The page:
The pen-pal memory came to mind after reading and hearing about the still-unfolding story of Notre Dame University’s star football player, Manti Te’o.
Te’o, a Mormon, who led the Catholic university to an undefeated regular season and this year’s national championship game, is at the center of an online dating hoax that would put the Loch Ness Monster hoax to shame.
According to various reports, Te’o, a native of Hawaii, began an online relationship in 2010 with fellow Hawaiian, Lennay Kekua, who in reality never existed. Instead, someone calling herself Kekua and using pictures of another woman for her identity began correspondence with Te’o on Facebook. The online friendship blossomed into a love relationship. In addition to computer contact, Te’o said they would spend hours talking on their cell phones.
What turned this sophomoric prank into a cruel hoax was the claim that Kekua had been diagnosed and later died from leukemia. More than one person was involved in the hoax, as Te’o told Notre Dame officials that Kekua’s brother called to tell him about her passing last September. “This was a very elaborate, very sophisticated hoax, perpetrated for reasons we don’t understand,” said Notre Dame’s athletic director, Jack Swarbrick.
Te’o released a statement Jan. 16, calling the hoax “incredibly embarrassing.” Two days later, Te’o told a reporter that he allowed his family to believe he had met Kekua because he was too embarrassed to admit that their relationship was based solely on cell phone and online contact.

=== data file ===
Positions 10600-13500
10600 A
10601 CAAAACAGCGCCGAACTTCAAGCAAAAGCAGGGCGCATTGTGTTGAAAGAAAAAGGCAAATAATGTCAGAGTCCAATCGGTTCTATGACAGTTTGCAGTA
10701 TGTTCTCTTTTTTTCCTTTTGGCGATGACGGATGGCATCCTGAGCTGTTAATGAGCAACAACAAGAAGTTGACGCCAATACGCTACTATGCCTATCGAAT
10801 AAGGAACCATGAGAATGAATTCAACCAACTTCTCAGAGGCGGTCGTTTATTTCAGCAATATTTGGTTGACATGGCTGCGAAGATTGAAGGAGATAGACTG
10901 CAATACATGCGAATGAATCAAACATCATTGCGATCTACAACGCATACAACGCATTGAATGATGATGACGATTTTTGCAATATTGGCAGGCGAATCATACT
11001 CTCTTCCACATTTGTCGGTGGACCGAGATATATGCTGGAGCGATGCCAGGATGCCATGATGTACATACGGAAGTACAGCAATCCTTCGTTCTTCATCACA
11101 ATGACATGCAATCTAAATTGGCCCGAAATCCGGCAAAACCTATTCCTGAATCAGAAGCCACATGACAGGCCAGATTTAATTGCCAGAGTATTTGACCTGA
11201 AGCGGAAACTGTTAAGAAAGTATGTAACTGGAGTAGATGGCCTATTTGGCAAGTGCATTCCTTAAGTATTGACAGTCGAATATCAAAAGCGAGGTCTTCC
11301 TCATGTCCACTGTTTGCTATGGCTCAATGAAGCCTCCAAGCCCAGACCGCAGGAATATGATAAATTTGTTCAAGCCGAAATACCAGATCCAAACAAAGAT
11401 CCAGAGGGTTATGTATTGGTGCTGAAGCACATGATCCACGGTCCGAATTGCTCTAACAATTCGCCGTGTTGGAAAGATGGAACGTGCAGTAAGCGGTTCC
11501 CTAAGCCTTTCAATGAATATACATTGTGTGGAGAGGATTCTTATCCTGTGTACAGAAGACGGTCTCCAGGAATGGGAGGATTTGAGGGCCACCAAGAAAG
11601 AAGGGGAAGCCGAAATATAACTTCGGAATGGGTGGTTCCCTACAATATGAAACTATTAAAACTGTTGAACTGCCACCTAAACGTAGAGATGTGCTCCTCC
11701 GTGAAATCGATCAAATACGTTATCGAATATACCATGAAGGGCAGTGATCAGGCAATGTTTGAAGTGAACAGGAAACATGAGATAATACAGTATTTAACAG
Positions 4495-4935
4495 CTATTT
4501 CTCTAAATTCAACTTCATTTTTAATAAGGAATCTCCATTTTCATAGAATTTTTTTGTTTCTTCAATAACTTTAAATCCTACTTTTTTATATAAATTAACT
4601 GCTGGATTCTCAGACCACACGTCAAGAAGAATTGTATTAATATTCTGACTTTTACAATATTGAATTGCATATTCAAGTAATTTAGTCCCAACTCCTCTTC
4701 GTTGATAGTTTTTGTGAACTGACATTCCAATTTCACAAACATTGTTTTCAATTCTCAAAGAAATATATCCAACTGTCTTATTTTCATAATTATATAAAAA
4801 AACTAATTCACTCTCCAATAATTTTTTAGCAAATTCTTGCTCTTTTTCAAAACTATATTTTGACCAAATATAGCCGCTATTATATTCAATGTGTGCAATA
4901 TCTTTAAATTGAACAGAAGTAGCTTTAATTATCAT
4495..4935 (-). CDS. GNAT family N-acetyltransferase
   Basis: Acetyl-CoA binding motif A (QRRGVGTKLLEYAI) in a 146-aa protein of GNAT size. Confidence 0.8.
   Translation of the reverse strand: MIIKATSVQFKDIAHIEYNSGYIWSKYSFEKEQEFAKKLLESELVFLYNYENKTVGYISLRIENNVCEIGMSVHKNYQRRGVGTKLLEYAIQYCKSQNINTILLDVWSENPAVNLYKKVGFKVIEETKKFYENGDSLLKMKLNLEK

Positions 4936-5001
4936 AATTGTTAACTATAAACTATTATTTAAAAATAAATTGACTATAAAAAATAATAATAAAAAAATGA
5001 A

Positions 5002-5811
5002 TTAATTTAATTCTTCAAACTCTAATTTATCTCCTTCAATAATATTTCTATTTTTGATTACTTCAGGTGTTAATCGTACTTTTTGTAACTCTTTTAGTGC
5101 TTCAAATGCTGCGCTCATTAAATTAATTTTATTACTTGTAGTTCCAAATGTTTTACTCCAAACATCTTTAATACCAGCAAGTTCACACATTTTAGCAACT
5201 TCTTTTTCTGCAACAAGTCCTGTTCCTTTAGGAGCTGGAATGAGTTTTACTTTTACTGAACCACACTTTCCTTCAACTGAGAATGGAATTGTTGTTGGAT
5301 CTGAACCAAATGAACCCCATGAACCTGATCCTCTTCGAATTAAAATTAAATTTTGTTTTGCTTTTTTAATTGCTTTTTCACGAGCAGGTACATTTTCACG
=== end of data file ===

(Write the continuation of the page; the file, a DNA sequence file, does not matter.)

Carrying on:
“Over an extended period of time, I developed an emotional relationship with a woman I met online,” he said in his statement. “We maintained what I thought to be an authentic relationship by communicating frequently online and on the phone, and I grew to care deeply about her.”
Playing online pranks such as this even has a name: “Catfishing.” The name comes from a 2010 documentary, “Catfish,” about a real-life victim of an online dating scam, Nev Schulman. The documentary inspired a cable TV show where online dating scams are exposed.
Life in a wired world is no longer as care-free as the days of pen-pal relationships. Trolling online for unsuspecting, lovesick strangers is a game where the losers, like Te’o, are emotionally wounded and scarred. Along with being the butt of cruel jokes, Te’o’s trust in the goodness of others may never be the same.
Creating false identities online for the purpose of misrepresentation may seem to some as a harmless, virtual charade, but it violates the eighth commandment: “You shall not bear false witness against your neighbor.”
The Catechism of the Catholic Church (2464) reminds us that “offenses against the truth express by word or deed a refusal to commit oneself to moral uprightness: they are fundamental infidelities to God and, in this sense, they undermine the foundations of the covenant.”
Manti Te’o’s story ought to be a lesson for parents and children on the dangers of cyber-relationships and a reminder to all of us that deceiving others online is as much an offense to God as defrauding them in real life.